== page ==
In the hypothalamus, neuropeptide Y (NPY) neuron circuits control feeding and energy homeostasis. Non-hypothalamic neurons can also produce NPY, but the role of these neurons in feeding is unclear. Research in Cell Metabolism now uncovers a previously unknown NPY neuron system that is activated by the combination of stress and calorie-dense food.

Neuropeptide Y (NPY) expression (green) in the central amygdala (CeA) under high-fat diet (HFD) and HFD and stress conditions. CeL, lateral CeA; CeM, medial CeA. Image courtesy of Herbet Herzog, Garven Institute of Medical Research.

“Although it is known that stress and consumption of high-calorie food can cause obesity, the actual mechanism on how central pathways mediate this effect was unclear,” explains corresponding author Herbert Herzog. “Using a NPY–GFP reporter mouse line, we noticed that while under stress conditions the expression of GFP is mainly found upregulated in the arcuate nucleus of the hypothalamus; the expression of NPY was also strongly enhanced in the central amygdala (CeA) when stress was combined with a high-fat diet (HFD).”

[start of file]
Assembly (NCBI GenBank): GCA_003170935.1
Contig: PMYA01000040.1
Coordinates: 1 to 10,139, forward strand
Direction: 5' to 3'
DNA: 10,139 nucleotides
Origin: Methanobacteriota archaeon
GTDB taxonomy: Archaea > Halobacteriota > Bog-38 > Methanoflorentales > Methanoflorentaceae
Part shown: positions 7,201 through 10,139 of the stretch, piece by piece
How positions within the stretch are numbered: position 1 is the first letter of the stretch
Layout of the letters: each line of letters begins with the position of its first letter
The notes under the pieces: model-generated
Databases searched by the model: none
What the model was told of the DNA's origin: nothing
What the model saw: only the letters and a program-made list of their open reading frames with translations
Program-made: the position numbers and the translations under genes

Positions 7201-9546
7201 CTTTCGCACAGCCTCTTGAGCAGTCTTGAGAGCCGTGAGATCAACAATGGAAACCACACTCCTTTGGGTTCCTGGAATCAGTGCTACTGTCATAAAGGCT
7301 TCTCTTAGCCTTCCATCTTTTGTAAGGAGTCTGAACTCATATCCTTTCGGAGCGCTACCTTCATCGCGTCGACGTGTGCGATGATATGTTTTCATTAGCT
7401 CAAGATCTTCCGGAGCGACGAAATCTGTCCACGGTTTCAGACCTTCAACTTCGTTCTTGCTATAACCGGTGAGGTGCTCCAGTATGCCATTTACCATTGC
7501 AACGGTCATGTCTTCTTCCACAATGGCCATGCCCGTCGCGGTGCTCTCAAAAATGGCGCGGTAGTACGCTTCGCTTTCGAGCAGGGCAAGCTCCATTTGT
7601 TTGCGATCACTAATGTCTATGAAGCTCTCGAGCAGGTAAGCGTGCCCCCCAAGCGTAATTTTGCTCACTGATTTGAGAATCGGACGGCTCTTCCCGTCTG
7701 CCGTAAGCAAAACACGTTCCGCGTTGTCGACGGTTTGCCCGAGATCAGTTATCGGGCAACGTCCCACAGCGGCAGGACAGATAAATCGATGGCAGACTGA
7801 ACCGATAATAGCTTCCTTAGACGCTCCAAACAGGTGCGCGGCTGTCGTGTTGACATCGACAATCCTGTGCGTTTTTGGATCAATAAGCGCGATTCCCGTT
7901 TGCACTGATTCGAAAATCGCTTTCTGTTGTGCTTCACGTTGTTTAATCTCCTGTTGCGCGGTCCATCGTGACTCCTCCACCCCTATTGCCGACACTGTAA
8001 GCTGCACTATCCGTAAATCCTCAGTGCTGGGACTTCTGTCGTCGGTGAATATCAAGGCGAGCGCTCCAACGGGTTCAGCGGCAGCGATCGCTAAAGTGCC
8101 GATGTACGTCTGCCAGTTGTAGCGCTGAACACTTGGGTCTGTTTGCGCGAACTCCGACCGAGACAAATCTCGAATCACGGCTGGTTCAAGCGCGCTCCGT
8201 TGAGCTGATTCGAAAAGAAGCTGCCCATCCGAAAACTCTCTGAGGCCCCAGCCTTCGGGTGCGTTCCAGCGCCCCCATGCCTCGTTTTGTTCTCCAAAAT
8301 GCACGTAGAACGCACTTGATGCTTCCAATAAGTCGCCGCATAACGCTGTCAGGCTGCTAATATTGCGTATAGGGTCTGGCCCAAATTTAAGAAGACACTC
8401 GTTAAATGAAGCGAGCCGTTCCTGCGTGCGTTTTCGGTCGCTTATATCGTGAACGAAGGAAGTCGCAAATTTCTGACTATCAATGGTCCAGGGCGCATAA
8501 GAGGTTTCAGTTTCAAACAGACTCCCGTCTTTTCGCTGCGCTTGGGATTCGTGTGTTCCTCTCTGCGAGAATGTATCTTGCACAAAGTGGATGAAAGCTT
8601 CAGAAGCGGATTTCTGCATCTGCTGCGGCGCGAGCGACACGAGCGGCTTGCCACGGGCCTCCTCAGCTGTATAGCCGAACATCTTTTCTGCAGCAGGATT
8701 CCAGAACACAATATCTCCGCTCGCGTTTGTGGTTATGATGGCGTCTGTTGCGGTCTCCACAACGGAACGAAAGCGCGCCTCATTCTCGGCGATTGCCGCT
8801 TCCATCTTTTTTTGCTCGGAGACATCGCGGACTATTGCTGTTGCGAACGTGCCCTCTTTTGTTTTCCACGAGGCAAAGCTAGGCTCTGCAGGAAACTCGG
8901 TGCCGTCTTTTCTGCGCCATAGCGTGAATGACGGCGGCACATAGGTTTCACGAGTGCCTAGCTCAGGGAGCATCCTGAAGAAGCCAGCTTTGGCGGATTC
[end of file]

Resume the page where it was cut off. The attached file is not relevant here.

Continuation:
As previously shown, mice that were fed a HFD and subjected to stress conditions (HFDS) showed a significant obese phenotype compared with control mice. Notably, mice deficient in Npy in the CeA showed attenuated obesity in response to HFDS. Moreover, overexpression of NPY in the CeA increased the obese phenotype associated with HFDS. In addition, DREADD (designer receptors exclusively activated by designer drugs) technology was used to show that activation of NPY neurons in the CeA caused mice to consume more food.

Interestingly, HFDS-induced obesity was associated with impaired insulin inhibitory effects on NPY neurons located in the CeA. Mice with CeA NPY neurons that were engineered to be deficient in Insr showed increased HFDS-induced obesity, suggesting that insulin has an important role in regulating stress-induced food intake.

mice deficient in Npy in the CeA showed attenuated obesity

“We have now uncovered a previously unknown feeding stimulatory pathway that is specifically activated under conditions of chronic stress combined with high-caloric food,” concludes Herzog. “One of the main aims of future research is to determine the downstream neuronal network (or networks) and the involved control mechanisms that might be potential targets for intervention to prevent accelerated obesity development.”